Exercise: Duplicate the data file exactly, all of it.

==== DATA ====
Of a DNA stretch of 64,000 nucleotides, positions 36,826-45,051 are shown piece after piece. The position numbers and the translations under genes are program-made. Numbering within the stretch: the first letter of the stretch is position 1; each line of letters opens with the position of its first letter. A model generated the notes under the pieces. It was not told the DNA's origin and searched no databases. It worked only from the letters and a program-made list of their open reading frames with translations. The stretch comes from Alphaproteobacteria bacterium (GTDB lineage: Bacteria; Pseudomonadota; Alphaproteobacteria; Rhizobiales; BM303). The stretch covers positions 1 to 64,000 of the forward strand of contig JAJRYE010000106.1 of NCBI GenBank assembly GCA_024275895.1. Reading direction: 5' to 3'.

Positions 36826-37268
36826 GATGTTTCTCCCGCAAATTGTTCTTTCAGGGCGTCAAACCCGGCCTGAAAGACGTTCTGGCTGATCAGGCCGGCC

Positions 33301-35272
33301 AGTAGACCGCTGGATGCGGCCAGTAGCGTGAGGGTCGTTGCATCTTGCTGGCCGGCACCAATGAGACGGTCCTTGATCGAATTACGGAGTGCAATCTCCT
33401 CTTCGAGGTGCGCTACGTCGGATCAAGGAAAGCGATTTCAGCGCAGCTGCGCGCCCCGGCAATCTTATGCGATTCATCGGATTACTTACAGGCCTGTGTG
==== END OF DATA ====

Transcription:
Of a DNA stretch of 64,000 nucleotides, positions 36,826-45,051 are shown piece after piece. The position numbers and the translations under genes are program-made. Numbering within the stretch: the first letter of the stretch is position 1; each line of letters opens with the position of its first letter. A model generated the notes under the pieces. It was not told the DNA's origin and searched no databases. It worked only from the letters and a program-made list of their open reading frames with translations. The stretch comes from Alphaproteobacteria bacterium (GTDB lineage: Bacteria; Pseudomonadota; Alphaproteobacteria; Rhizobiales; BM303). The stretch covers positions 1 to 64,000 of the forward strand of contig JAJRYE010000106.1 of NCBI GenBank assembly GCA_024275895.1. Reading direction: 5' to 3'.

Positions 36826-37268
36826 GATGTTTCTCCCGCAAATTGTTCTTTCAGGGCGTCAAACCCGGCCTGAAAGACGTTCTGGCTGATCAGGCCGGCC

Positions 33301-35272
33301 AGTAGACCGCTGGATGCGGCCAGTAGCGTGAGGGTCGTTGCATCTTGCTGGCCGGCACCAATGAGACGGTCCTTGATCGAATTACGGAGTGCAATCTCCT
33401 CTTCGAGGTGCGCTACGTCGGATCAAGGAAAGCGATTTCAGCGCAGCTGCGCGCCCCGGCAATCTTATGCGATTCATCGGATTACTTACAGGCCTGTGTG